7 November 2022

The Government must act to deal with the huge backlog of rape cases


As barristers in England and Wales agreed to end their strike action last month, there are promising signs that the criminal justice system is starting to get moving again. But with the barristers’ strike having lasted since April and a Crown Court backlog nearing 60,000 cases, many victims of sexual violence are facing traumatising delays to their cases, with little hope of securing justice for the crimes committed against them.

As the new Secretary of State for Justice, Dominic Raab must tackle the crisis in the courts and the issue of invasive rape investigations in order to help victims and survivors of sexual abuse.

The Crown Court case backlog needs to be resolved as a matter of urgency. There are currently 1,350 outstanding rape cases in the Crown Court. Almost a quarter of those have been outstanding for more than a year. Rape victims now have to wait, on average, two years and four months from the time of the offence until the completion of their court case. 

As a result of the barristers’ strike, court case delays have only gotten worse. With some trials now being scheduled for 2024 and victims having to put their lives on hold whilst they wait for their court dates, we are likely to see growing numbers drop out of prosecutions due to the agonisingly long wait for justice. 

Another huge issue is the extremely invasive investigative process victims have to undergo when they report sexual violence to the police. Instead of focusing on the history and behaviour of the suspect, the police frequently demand large amounts of intimate, personal evidence from the victim in order to build their case. This includes the police asking to access victims’ digital data from their mobile phones, confidential records held about them by their school, university or workplaces and medical records, including records of any counselling or therapy they may have had.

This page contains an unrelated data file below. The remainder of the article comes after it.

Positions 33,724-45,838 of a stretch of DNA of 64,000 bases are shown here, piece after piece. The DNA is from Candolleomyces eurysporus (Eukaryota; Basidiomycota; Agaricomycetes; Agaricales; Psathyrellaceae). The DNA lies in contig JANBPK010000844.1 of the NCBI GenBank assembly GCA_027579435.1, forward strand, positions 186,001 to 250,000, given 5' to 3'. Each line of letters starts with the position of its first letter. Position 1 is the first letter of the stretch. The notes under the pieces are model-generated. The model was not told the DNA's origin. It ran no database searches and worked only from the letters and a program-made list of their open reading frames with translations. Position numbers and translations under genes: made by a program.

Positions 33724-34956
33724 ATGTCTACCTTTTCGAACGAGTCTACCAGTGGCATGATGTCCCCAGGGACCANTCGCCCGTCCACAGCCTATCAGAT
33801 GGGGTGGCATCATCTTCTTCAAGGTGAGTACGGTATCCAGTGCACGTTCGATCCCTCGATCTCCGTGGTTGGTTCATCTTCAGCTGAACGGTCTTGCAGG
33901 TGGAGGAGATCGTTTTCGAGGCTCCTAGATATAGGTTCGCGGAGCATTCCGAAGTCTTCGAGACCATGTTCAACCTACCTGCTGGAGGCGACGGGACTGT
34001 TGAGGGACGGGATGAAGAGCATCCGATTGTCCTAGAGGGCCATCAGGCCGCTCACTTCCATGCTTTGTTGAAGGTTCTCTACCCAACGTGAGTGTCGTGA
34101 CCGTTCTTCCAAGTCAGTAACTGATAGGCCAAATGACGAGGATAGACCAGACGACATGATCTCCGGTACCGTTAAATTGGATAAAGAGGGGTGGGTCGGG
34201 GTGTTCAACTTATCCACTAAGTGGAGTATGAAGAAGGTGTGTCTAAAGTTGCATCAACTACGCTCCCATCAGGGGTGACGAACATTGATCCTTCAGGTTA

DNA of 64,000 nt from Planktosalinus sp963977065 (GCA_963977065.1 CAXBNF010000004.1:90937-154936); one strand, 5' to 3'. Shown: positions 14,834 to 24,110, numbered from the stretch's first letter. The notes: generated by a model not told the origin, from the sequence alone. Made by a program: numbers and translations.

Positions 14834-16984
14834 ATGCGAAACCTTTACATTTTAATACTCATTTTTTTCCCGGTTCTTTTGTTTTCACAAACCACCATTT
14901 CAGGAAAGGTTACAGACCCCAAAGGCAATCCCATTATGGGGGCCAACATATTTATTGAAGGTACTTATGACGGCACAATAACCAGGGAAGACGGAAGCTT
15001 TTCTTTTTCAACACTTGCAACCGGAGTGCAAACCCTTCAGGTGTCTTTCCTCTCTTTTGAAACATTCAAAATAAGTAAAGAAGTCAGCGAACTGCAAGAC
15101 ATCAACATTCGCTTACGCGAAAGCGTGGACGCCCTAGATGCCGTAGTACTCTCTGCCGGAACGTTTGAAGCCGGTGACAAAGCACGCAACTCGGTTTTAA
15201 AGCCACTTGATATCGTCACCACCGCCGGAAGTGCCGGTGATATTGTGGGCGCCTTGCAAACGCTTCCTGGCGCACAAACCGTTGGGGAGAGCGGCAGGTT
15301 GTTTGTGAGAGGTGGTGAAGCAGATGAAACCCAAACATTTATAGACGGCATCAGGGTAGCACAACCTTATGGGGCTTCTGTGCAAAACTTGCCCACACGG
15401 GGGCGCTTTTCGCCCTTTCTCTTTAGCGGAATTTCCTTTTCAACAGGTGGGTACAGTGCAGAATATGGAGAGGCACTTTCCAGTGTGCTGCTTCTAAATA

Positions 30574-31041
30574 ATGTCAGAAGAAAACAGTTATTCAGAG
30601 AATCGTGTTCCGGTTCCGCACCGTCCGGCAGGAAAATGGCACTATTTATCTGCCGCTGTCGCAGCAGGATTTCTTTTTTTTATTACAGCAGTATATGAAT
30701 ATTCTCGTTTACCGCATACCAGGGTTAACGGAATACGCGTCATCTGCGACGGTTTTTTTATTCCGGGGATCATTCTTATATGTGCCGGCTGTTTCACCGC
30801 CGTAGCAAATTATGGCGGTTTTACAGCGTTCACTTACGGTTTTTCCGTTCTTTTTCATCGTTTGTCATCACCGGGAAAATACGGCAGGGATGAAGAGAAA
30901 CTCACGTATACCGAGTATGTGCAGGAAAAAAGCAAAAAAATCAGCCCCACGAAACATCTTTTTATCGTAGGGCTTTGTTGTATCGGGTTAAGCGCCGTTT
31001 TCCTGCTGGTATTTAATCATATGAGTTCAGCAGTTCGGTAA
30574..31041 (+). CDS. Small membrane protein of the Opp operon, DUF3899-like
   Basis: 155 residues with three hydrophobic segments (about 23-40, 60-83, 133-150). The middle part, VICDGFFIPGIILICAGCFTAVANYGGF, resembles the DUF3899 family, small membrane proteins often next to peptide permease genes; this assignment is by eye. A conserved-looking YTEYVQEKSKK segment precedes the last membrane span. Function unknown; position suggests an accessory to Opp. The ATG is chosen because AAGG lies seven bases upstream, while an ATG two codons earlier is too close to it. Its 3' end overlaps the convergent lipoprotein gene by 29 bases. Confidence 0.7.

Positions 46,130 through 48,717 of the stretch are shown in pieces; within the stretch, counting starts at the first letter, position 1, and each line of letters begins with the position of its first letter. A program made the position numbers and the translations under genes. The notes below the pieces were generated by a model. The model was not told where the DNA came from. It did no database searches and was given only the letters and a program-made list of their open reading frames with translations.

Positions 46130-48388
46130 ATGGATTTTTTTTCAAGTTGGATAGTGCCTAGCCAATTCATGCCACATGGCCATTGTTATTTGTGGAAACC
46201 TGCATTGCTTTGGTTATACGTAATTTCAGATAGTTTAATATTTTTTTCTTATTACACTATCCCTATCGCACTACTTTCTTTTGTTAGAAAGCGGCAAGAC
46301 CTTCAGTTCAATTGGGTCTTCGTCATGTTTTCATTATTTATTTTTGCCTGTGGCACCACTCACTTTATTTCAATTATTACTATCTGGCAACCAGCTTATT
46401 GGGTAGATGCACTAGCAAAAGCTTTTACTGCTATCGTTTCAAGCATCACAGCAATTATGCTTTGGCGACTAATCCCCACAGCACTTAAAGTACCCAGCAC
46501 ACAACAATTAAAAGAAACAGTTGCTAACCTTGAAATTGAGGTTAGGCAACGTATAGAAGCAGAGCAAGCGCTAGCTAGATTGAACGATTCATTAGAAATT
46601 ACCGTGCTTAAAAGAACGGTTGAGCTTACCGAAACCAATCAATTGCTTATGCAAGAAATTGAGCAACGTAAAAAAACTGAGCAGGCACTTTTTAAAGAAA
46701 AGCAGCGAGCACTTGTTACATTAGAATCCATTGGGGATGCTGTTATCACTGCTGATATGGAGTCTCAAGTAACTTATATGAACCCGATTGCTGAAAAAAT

If the contents are relevant, they may then be disclosed, with appropriate redactions, for the investigation and defence teams to scrutinise. This deters many victims from pursuing their complaints out of fear that what they confidentially said during therapy will be made public and used against them in court to challenge their credibility. 

As a result, many victims feel it is against their best interests to continue with their case, given the excessive evidence disclosure requests they are subject to throughout the investigation. This is why establishing suspect-focused rape investigations, which the police and Crown Prosecution Service are working on through Operation Soteria, is crucial so that victims no longer feel like they are the ones under intense scrutiny. 

During the Conservative leadership contest this summer, Rishi Sunak declared that ‘sexual violence against women and girls should be treated as a national emergency until it has been defeated’. In this vein, he proposed to make ‘downblousing’ a criminal offence and to introduce a major crackdown on grooming gangs. Whilst sensible ideas, it would be wiser for the new PM and Secretary of State for Justice to focus on solving the existing problems with the Crown Court case backlog and the invasive investigation processes for sexual violence crimes if they are serious about tackling violence against women and girls

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Ioana Diac is a Researcher at Bright Blue.

Columns are the author's own opinion and do not necessarily reflect the views of CapX.